Follow us on Instagram!

Films in the Paramount Presents line are presented in a slipcover with a foldout image of the film’s poster, and an interior spread of key movie moments. Other films available through Paramount Presents include Fatal Attraction, King Creole, To Catch a Thief, Flashdance, Days of Thunder, Pretty In Pink, Airplane! and Ghost.

The Heiress


$29.95 DVD, $39.95 Blu-ray;
Not rated.
Stars Olivia de Havilland, Montgomery Clift, Ralph Richardson, Miriam Hopkins.

Leaving aside Marie Falconetti in The Passion of Joan of Arc — a performance as unique as the film it serves — I can’t think of another actress showcase that gets to me more than Olivia de Havilland’s in 1949’s The Heiress, as long as we (getting down to basics) leave the schoolboy crushes of a 72-year-old male out of rival considerations.

Adapted from the 1947 Ruth and Augustus Goetz play whose springboard was Henry James’s source novel Washington Square, my favorite William Wyler film after The Best Years of Our Lives (with something like a dozen close runners-up) allows de Havilland to undergo a subtly eerie transformation before our very eyes in a spellbinding example of refined worm-turning.

Actually, she undergoes a transformation as well in To Each Her Own, which three years earlier had earned de Havilland her first of two deserved Oscars for an underseen grade-A soaper that may be the best movie Mitchell Leisen ever directed (it’s less arguably the best drama, though Hold Back the Dawn would get some votes). TEHO, however, takes place over a full generation, so the actress’s transformation from rural American beauty to crusty Londoner conveys the normal aging process. In The Heiress (Oscar No. 2 — and with The Snake Pit coming in the middle, talk about a run), the metamorphosis is more attitudinal. We can’t imagine the Catherine Sloper character seen early in the film displaying a cruel streak. Later, she does — because, as she says, she’s been “taught by experts” (a brutally delivered line of dialogue).

Ralph Richardson is de Havilland’s acting equal here as Catherine’s doctor father, a widower who has never forgiven her for being plain and socially maladroit when his idealized late wife was anything but. The two reside in the Washington Square neighborhood with the doctor’s sister (Miriam Hopkins) an often extended houseguest in a world of polite society, which is something to think about the next time you see somebody strumming a guitar adjacent to that neighborhood Arch down NYU way. The latter — and it’s a good role for Hopkins — is a not unsavvy flibbertigibbet, which, when combined with a romantic streak, makes her prone to cheerlead a courtship by the young Montgomery Clift’s Morris Townsend, whose dashing good looks and world travels camouflage the fact that he’s also something of a bounder.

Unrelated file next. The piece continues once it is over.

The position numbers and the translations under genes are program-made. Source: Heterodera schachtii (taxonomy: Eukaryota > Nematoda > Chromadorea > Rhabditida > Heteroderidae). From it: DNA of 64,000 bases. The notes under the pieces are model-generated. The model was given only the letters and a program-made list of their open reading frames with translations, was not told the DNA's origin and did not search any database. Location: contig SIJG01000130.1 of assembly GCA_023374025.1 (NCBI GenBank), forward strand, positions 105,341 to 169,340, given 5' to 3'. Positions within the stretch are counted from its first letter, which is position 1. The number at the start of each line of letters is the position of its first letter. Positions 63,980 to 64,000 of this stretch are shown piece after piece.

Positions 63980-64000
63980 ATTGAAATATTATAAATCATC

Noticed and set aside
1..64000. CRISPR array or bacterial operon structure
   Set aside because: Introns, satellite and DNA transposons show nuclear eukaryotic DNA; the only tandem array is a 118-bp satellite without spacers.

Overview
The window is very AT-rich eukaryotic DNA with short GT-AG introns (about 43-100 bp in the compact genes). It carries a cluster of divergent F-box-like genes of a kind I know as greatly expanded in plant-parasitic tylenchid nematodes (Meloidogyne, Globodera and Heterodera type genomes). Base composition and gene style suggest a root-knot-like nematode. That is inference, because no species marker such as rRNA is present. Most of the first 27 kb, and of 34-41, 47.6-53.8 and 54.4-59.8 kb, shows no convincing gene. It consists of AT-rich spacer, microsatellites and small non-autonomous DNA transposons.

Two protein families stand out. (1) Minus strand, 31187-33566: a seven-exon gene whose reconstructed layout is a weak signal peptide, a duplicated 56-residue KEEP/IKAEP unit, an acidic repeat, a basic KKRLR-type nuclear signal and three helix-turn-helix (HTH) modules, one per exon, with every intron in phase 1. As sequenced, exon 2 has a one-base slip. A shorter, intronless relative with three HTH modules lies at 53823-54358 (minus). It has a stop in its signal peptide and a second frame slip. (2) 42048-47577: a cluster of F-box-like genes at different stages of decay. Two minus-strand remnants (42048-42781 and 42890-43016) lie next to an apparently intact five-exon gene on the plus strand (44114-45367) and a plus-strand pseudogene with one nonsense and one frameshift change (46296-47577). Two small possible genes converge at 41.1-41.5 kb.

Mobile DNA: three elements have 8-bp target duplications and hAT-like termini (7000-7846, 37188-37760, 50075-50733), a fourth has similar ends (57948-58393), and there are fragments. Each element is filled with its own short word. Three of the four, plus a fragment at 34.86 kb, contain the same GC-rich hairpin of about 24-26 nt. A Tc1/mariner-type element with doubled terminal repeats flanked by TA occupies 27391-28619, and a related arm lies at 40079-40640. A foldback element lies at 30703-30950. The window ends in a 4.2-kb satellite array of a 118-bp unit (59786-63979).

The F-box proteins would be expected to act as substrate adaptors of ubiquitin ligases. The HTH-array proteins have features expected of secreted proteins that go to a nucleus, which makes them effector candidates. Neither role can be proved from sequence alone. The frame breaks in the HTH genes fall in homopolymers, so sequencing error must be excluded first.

Not taken in, though, is the doctor himself, who thinks he knows a fortune-hunter when he sees one — though Clift is such an appealing presence that the movie is probably more effective than its antecedents (I’ve read James’s wonderful novel, but it was many years ago) in making us entertain the possibility that he’s sincere in his affections. This is a tough sell for Dr. Sloper because his daughter’s social graces are so (sympathetically) clunky he just can’t bring himself to love her. There’s only so much that even a Wyler can do to turn an actress as beautiful as de Havilland into someone plain. But the character’s inability to make conversation or even to put a drink down before she steps onto the dance floor — usually with some aged poster child for gout — provide all the winces that any viewer needs.